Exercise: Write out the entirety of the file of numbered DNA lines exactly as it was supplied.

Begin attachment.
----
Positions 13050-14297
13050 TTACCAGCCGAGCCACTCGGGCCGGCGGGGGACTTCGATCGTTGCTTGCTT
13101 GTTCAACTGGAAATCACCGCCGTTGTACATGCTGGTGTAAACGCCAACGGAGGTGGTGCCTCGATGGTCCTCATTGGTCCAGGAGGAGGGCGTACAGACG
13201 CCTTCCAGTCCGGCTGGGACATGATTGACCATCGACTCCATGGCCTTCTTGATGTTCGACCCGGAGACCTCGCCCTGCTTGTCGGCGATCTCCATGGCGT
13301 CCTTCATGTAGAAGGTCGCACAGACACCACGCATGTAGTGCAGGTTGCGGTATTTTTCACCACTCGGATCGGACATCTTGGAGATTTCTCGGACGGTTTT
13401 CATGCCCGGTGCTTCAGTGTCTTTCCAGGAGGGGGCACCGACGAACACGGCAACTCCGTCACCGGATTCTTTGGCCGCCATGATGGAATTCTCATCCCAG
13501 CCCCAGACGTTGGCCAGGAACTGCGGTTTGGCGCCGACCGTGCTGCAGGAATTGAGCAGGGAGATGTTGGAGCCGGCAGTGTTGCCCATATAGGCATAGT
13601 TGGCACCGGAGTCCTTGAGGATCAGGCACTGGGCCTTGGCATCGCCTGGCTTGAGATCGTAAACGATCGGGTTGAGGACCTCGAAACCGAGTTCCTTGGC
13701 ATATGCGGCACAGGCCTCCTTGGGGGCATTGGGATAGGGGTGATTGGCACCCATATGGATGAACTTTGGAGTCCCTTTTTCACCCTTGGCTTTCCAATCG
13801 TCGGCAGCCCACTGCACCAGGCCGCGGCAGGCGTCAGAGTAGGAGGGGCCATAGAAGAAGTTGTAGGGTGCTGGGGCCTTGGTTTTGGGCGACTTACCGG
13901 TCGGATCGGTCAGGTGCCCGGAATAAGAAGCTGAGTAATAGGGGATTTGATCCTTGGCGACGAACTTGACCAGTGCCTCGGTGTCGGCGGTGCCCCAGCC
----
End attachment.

Positions 13050-14297
13050 TTACCAGCCGAGCCACTCGGGCCGGCGGGGGACTTCGATCGTTGCTTGCTT
13101 GTTCAACTGGAAATCACCGCCGTTGTACATGCTGGTGTAAACGCCAACGGAGGTGGTGCCTCGATGGTCCTCATTGGTCCAGGAGGAGGGCGTACAGACG
13201 CCTTCCAGTCCGGCTGGGACATGATTGACCATCGACTCCATGGCCTTCTTGATGTTCGACCCGGAGACCTCGCCCTGCTTGTCGGCGATCTCCATGGCGT
13301 CCTTCATGTAGAAGGTCGCACAGACACCACGCATGTAGTGCAGGTTGCGGTATTTTTCACCACTCGGATCGGACATCTTGGAGATTTCTCGGACGGTTTT
13401 CATGCCCGGTGCTTCAGTGTCTTTCCAGGAGGGGGCACCGACGAACACGGCAACTCCGTCACCGGATTCTTTGGCCGCCATGATGGAATTCTCATCCCAG
13501 CCCCAGACGTTGGCCAGGAACTGCGGTTTGGCGCCGACCGTGCTGCAGGAATTGAGCAGGGAGATGTTGGAGCCGGCAGTGTTGCCCATATAGGCATAGT
13601 TGGCACCGGAGTCCTTGAGGATCAGGCACTGGGCCTTGGCATCGCCTGGCTTGAGATCGTAAACGATCGGGTTGAGGACCTCGAAACCGAGTTCCTTGGC
13701 ATATGCGGCACAGGCCTCCTTGGGGGCATTGGGATAGGGGTGATTGGCACCCATATGGATGAACTTTGGAGTCCCTTTTTCACCCTTGGCTTTCCAATCG
13801 TCGGCAGCCCACTGCACCAGGCCGCGGCAGGCGTCAGAGTAGGAGGGGCCATAGAAGAAGTTGTAGGGTGCTGGGGCCTTGGTTTTGGGCGACTTACCGG
13901 TCGGATCGGTCAGGTGCCCGGAATAAGAAGCTGAGTAATAGGGGATTTGATCCTTGGCGACGAACTTGACCAGTGCCTCGGTGTCGGCGGTGCCCCAGCC